ISBN: 9781464108730
Solutions for Chapter 7.3: Sample Means
Get Full SolutionsSummary of Chapter 7.3: Sample Means
Sample proportions arise most often when we are interested in categorical variables. You learned about the shape, center, and spread of the sampling distribution of a sample mean. When the population is Normal. Also to explain how the shape of the sampling distribution is affected by the shape of the population distribution and the sample size.
This textbook survival guide was created for the textbook: The Practice of Statistics, edition: 5. This expansive textbook survival guide covers the following chapters and their solutions. Since 24 problems in chapter 7.3: Sample Means have been answered, more than 308429 students have viewed full stepbystep solutions from this chapter. The Practice of Statistics was written by and is associated to the ISBN: 9781464108730. Chapter 7.3: Sample Means includes 24 full stepbystep solutions.

Analytic study
A study in which a sample from a population is used to make inference to a future population. Stability needs to be assumed. See Enumerative study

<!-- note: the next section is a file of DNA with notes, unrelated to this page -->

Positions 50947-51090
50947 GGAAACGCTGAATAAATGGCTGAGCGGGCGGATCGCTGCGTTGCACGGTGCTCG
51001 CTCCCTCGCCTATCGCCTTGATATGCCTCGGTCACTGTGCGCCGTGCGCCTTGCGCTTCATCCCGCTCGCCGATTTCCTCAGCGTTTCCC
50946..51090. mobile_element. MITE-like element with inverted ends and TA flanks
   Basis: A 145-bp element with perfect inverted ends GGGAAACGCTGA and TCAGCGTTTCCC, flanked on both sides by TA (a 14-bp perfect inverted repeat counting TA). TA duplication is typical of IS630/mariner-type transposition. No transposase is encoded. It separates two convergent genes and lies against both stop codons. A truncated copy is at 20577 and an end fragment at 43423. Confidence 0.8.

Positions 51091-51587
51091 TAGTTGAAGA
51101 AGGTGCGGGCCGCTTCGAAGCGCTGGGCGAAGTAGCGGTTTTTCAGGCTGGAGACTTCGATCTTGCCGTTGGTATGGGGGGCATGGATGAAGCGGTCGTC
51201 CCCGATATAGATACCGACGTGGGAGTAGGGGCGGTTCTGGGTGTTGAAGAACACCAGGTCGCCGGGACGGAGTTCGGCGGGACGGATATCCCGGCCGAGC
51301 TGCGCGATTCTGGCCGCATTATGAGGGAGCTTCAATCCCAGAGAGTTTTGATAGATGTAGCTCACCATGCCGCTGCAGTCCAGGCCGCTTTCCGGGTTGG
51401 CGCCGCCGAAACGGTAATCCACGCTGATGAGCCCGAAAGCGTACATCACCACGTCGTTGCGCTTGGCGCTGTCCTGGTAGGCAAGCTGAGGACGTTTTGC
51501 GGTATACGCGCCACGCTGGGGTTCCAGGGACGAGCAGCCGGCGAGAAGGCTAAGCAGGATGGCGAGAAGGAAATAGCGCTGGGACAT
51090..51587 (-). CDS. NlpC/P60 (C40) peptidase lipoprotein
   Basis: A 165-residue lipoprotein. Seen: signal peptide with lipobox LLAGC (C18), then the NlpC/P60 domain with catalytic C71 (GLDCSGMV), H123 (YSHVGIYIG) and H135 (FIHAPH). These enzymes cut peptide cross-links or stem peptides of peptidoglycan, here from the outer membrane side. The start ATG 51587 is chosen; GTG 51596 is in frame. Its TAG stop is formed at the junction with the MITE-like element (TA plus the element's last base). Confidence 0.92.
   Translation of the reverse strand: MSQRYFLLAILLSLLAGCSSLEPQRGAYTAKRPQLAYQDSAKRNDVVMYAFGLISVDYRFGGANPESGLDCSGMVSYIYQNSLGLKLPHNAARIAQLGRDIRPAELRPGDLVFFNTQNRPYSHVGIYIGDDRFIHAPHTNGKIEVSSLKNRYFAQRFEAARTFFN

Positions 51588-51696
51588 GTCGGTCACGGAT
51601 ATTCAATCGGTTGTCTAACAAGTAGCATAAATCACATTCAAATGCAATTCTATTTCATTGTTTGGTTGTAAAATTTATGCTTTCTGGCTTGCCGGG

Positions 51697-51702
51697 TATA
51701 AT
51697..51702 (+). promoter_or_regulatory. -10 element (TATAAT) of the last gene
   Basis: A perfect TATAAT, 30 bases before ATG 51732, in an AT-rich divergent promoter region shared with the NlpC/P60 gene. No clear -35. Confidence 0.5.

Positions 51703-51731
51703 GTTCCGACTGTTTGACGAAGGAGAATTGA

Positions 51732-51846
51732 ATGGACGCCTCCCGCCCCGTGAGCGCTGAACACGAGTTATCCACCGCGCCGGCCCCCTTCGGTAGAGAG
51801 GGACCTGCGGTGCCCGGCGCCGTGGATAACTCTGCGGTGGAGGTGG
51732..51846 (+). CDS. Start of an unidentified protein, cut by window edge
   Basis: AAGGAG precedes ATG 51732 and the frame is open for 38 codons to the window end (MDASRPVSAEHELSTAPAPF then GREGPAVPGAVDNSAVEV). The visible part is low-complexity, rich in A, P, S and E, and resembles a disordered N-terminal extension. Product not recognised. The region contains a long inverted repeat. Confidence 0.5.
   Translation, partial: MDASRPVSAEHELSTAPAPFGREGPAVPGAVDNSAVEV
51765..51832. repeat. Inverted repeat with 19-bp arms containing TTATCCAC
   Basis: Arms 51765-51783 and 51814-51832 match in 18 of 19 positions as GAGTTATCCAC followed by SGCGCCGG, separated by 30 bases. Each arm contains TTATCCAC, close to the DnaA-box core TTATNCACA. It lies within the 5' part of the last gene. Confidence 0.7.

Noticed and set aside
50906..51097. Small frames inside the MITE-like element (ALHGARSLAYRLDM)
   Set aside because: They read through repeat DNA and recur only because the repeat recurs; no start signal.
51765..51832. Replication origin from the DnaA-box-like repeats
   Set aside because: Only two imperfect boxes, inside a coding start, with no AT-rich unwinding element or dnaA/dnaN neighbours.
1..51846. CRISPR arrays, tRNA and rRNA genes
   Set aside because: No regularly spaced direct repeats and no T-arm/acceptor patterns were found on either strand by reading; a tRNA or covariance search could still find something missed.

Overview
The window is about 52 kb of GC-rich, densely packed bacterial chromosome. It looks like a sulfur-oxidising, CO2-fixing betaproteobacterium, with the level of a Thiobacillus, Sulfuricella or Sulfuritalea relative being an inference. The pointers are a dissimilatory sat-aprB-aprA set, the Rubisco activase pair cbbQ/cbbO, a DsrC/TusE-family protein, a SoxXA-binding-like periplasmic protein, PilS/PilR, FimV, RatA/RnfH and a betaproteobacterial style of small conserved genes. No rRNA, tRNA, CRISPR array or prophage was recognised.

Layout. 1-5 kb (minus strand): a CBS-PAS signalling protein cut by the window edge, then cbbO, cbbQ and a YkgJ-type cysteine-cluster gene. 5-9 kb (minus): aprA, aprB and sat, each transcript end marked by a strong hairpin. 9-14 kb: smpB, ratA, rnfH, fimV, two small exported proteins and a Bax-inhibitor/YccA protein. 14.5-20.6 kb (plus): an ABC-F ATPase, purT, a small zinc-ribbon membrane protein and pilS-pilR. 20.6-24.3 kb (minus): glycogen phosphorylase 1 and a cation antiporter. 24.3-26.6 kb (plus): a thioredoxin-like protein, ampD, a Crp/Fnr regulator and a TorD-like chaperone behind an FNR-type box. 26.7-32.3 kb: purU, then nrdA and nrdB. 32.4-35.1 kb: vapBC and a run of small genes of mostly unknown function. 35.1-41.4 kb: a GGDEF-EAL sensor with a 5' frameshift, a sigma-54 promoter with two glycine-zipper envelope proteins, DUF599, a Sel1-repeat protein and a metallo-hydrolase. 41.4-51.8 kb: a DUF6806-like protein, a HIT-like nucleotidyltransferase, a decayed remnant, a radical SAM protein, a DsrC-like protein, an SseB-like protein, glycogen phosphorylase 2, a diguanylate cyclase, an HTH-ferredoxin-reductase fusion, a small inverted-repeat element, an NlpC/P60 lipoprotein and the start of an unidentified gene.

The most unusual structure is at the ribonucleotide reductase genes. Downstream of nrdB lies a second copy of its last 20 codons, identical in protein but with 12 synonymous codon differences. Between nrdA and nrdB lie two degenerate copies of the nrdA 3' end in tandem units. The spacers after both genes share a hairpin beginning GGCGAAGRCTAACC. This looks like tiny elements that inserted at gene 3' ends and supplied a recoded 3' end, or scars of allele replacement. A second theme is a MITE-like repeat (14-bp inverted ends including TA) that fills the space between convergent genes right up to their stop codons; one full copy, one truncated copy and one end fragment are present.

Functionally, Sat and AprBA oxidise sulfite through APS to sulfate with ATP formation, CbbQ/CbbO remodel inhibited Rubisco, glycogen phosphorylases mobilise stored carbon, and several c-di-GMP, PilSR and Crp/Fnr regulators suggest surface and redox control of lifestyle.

Assignable cause
The portion of the variability in a set of observations that can be traced to speciic causes, such as operators, materials, or equipment. Also called a special cause.

Attribute
A qualitative characteristic of an item or unit, usually arising in quality control. For example, classifying production units as defective or nondefective results in attributes data.

Average
See Arithmetic mean.

Central limit theorem
The simplest form of the central limit theorem states that the sum of n independently distributed random variables will tend to be normally distributed as n becomes large. It is a necessary and suficient condition that none of the variances of the individual random variables are large in comparison to their sum. There are more general forms of the central theorem that allow ininite variances and correlated random variables, and there is a multivariate version of the theorem.